Most Americans have financial, social media, Social Security, retirement, phone, internet, retail and other online accounts. Each account has a username and a password.
Some financial, tax, government and other accounts also offer "two-factor" authentication. With two-factor authentication, you log on to the account, then a verification code is texted to your mobile phone (it is usually valid for a short period of time). You must then enter that code in order to access your account.
In IR-2018-151, the Service published guidelines for creating strong passwords. These strong password guidelines are helpful for both tax professionals and consumers.
There are nine IRS recommended methods for creating and tracking strong passwords.
- Minimum Length Passwords should be at least eight characters. Passwords with ten to fourteen characters are even more secure.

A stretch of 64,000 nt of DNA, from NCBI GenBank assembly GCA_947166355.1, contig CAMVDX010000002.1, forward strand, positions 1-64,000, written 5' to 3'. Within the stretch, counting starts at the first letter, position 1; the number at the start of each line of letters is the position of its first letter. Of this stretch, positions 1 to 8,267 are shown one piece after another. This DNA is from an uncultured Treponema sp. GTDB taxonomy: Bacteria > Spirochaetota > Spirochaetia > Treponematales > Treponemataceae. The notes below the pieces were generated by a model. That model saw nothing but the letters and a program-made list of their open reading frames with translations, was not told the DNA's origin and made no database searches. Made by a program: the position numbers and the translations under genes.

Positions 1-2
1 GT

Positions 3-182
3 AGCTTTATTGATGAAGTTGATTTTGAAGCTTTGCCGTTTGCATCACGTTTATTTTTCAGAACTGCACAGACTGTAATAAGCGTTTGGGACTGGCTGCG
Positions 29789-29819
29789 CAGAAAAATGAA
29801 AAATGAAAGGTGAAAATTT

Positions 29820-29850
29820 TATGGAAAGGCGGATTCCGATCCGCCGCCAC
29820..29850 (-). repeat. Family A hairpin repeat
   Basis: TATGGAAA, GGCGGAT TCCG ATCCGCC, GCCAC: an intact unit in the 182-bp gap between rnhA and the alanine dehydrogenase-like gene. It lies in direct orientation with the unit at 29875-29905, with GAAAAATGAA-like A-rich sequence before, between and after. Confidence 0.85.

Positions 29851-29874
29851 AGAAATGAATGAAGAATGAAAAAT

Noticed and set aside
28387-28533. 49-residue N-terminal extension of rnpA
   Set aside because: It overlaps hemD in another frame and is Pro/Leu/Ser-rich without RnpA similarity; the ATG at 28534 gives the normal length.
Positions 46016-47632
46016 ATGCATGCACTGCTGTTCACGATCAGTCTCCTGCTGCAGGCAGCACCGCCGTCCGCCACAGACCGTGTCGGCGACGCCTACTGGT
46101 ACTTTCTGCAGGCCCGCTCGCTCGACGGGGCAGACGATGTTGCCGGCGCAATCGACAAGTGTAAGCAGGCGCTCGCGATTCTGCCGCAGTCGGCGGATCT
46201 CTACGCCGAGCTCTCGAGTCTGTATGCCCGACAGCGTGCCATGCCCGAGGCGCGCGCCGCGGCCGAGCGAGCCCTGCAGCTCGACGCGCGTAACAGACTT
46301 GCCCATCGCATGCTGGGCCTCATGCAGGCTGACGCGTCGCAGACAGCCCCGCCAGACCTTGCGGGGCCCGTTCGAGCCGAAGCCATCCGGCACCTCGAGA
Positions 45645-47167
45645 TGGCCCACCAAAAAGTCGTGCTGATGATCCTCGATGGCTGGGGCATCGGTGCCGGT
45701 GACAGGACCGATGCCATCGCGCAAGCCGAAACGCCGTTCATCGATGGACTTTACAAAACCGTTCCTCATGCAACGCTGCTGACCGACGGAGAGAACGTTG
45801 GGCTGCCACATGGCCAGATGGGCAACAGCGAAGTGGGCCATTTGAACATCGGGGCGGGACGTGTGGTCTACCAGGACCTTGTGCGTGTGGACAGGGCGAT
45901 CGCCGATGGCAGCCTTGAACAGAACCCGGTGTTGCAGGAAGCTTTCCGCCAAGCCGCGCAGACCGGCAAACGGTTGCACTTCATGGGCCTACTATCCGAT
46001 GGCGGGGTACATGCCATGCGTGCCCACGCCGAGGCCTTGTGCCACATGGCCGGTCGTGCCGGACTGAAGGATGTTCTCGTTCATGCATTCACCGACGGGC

- Characters Use a combination of at least one uppercase letter, one number and lowercase letters in your passwords. For greater security, include symbols such as !, @ or #.
- Not Personal Avoid using your name, street, city, pet's name or other personal information in your password.
- Change Defaults Many devices, such as your home internet modem, are set up with "password" as the default password. You should change "password" to a new 8-14 character and number password. There are multiple email hacking cases with users who had "password" as their password. This was poor judgment.
- Reusing Passwords Do not use the same password for multiple accounts. Each account should have a unique password.
- Email Address Username If permitted, use a unique username rather than an email address. If this is not permitted, you may reduce risk by not using your primary email address. You can create another email address through one of many complimentary email services.
- Secure Storage If you keep a written or electronic list of passwords, store the printed list or a thumb drive with the electronic file in a safe, locked cabinet or other secure location.